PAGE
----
Since the mid-1960s the Los Angeles Music Center has been a temple of high culture downtown. Its three original buildings (the Dorothy Chandler Pavilion, the Ahmanson Theatre, and the Mark Taper Forum) embody the New Formalism of the time, and they, like the sunken plaza they surround, were all about exclusivity. “Temples were always raised up above the ground,” says architect Bob Hale. “It’s a space that’s theoretically more sacred, but I think that kind of metaphor is not so meaningful anymore.”
Next fall will see the debut of a central plaza that he and his firm, Rios Clementi Hale Studios, are revamping to the tune of $40 million. The money—much of it from the county supervisors with about $10 million from the Music Center—is going toward new restaurants, a bar, technology, and, ultimately, making the space more inviting to the masses. As Hale says, the project is “working to take a little of the heat of that formalism.”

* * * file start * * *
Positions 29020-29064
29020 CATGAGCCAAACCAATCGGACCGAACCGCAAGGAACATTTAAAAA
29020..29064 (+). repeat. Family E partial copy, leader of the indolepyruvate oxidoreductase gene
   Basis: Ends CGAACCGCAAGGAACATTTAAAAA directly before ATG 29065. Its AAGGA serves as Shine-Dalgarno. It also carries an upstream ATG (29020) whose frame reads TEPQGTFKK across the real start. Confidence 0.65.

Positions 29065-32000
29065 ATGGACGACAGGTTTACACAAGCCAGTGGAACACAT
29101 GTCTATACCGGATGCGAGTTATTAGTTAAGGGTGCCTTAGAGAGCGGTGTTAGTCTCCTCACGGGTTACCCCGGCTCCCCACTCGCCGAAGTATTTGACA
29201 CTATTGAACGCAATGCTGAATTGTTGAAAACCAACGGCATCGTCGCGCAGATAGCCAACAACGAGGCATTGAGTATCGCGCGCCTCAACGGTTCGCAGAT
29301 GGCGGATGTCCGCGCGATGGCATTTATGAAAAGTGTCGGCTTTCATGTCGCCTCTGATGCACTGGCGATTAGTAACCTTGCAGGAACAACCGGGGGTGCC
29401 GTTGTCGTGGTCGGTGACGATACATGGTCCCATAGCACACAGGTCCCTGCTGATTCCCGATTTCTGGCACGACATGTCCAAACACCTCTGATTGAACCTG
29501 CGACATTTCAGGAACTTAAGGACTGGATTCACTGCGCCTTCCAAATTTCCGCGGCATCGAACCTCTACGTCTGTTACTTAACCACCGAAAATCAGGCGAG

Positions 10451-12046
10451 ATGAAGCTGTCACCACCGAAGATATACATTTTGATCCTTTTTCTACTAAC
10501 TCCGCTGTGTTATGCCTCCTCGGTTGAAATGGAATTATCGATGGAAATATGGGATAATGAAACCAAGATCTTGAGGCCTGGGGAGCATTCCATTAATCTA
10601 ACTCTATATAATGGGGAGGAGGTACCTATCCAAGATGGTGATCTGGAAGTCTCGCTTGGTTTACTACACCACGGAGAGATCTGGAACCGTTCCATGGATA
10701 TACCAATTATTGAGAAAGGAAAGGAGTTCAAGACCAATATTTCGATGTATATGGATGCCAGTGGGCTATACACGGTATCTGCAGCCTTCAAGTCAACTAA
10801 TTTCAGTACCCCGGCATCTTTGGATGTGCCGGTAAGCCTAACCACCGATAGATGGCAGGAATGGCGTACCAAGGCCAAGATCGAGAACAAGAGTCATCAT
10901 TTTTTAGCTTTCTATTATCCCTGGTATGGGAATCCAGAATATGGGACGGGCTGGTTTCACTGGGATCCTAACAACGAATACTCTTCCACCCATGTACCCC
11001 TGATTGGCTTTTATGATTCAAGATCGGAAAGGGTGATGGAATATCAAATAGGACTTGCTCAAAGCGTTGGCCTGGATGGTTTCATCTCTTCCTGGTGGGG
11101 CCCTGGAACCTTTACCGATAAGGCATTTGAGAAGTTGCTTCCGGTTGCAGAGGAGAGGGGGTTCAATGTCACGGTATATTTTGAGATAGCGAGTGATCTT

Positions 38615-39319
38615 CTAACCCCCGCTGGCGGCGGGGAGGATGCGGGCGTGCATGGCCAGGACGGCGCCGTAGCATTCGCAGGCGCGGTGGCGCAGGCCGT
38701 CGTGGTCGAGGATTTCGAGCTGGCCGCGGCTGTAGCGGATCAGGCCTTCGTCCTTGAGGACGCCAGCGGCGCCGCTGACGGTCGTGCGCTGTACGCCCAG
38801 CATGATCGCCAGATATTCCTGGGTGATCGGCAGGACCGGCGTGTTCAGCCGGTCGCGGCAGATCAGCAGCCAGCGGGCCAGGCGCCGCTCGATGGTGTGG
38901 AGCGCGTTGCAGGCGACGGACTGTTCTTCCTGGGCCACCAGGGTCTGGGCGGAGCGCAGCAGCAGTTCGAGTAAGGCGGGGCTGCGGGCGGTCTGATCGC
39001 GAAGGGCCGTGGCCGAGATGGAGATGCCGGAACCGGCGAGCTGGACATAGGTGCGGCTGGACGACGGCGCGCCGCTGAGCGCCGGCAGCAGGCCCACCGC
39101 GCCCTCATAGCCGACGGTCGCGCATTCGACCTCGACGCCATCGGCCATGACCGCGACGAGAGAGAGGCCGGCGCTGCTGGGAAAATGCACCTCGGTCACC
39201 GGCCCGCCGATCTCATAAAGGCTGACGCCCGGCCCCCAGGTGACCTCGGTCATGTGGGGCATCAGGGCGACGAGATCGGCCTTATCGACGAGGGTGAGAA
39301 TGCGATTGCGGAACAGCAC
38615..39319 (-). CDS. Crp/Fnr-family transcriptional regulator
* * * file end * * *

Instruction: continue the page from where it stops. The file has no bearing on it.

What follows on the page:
To do that, the architects are filling in the three-foot-deep depression that runs the length of the space while also removing visual barriers like trees, granite donor panels, and planter boxes. (Robert Graham’s and Jacques Lipchitz’s sculptures have been relocated.) There’ll be escalators flanking an elegant staircase leading to Grand Avenue, a welcome center, and “media hydrants” with fiber-optic lines that producers can use to run lighting and other effects for productions on the plaza. The space will also connect better to Grand Park.
“The new plaza is a physical manifestation of the Music Center’s commitment to access and inclusion,” says Rachel Moore, the center’s president and CEO. By the time it’s done, the plaza will hold 5,000 people and be a full-fledged performance venue of its own. Bravo.